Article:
*This article is taken from the guide Protecting Houses of Worship. Click below to get the FREE full-color, printable PDF!
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Is There No Safe Place? Protecting the Flock
Written by Rick Sapp
Where is the safe place? Is it our home, our neighborhood, our school, our church, synagogue or temple? Perhaps in this post-electronic age there is no safe place. And that is not the world we imagined passing to our children.
Still, we must address the danger…
2012 — Rutherford, New Jersey: At 4:30 a.m., the Congregation Beth El synagogue is firebombed. Rabbi Nosson Schuman is in the upstairs residence with his wife and five children.
2012 — Goose Creek, South Carolina: As the choir of St. James United Methodist Church rehearses, a man walks in the unlocked door. He has a gun and yells at choir members to get on the floor. He robs the choir and escapes with cellphones, billfolds and purses.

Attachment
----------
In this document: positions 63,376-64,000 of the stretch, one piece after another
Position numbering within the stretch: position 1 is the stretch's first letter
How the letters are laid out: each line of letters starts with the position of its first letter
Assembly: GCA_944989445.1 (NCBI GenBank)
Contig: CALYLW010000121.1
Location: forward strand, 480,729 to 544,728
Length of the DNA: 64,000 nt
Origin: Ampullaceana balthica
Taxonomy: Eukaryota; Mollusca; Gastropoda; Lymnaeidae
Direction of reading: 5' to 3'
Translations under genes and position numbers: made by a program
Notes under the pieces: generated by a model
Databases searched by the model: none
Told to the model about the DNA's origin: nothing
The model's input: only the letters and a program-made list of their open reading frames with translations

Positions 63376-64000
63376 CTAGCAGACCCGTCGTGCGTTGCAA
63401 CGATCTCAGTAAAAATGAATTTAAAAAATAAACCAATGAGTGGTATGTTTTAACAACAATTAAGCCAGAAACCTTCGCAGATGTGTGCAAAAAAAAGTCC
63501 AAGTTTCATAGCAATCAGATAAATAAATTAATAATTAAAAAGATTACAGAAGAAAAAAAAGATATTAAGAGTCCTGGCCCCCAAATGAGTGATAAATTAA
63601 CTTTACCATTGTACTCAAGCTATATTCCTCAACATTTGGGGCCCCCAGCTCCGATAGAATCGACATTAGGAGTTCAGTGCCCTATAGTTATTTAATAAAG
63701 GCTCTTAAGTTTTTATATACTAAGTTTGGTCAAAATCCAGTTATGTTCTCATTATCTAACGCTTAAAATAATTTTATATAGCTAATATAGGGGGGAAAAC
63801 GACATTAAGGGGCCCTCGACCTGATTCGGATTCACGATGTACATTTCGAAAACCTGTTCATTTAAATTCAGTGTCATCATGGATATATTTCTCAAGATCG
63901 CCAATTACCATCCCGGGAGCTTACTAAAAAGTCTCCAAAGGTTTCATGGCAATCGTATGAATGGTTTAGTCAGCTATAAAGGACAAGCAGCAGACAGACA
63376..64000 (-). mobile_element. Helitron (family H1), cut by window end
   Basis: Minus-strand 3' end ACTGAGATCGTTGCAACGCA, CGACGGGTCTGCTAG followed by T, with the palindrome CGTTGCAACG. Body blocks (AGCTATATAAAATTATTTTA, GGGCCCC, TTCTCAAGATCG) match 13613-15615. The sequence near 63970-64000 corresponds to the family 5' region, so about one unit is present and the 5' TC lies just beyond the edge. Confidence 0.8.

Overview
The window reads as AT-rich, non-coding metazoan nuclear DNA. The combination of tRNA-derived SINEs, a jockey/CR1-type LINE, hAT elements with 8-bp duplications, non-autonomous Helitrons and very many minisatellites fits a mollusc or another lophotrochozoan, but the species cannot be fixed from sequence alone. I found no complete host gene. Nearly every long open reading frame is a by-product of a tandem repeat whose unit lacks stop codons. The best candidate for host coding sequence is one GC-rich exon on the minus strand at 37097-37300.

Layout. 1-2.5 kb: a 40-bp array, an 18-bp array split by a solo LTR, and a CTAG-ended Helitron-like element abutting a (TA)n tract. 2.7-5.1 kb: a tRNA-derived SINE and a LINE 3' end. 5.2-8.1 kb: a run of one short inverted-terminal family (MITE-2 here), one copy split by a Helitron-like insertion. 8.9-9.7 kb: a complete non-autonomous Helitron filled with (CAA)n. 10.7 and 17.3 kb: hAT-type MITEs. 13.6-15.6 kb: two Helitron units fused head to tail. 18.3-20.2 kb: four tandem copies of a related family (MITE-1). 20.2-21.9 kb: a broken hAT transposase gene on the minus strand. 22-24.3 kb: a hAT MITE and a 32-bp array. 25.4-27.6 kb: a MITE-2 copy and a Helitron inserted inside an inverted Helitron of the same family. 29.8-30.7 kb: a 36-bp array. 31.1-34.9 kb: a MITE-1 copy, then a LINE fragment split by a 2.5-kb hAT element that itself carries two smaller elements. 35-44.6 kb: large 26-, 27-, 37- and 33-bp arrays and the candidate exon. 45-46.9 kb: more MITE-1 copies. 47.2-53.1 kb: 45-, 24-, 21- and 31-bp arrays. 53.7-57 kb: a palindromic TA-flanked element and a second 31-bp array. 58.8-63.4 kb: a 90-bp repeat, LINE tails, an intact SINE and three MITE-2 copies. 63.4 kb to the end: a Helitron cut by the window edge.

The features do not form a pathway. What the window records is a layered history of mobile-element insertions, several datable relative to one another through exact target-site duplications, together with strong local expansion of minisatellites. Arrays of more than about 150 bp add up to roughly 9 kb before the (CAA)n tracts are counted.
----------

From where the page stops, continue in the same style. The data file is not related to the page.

2012 — Jacksonville, Florida: Fired from his job teaching Spanish at the Episcopal School, Shane Schumerth returns with a guitar case. He opens the case, pulls out an AK-47 and kills Dale Regan, the head of the school.
2013 — Ashtabula, Ohio: Shouting Islamic quotes, Reshad Riddle walks into the Easter morning service at the Hiawatha Church of God in Christ with a handgun. He shoots and kills his father, Richard.
2013 — Albuquerque, New Mexico: During the funeral for his sister at New Beginnings Church, William Chavez walks into the service and begins arguing with a former son-in-law. Security escorts the men outside, where Chavez pulls a gun, shoots the son-in-law and then shoots at security before running away.
An Unfolding Drama
On December 9, 2007, Jeanne Assam had volunteered to serve as one of the security guards for the New Life Church in Colorado Springs, Colorado. Located barely a mile east of the U.S. Air Force Academy across Interstate 25, New Life is a “charismatic evangelical Christian non-denominational mega-church.” Assam, a former police officer, was one of its 10,000 members.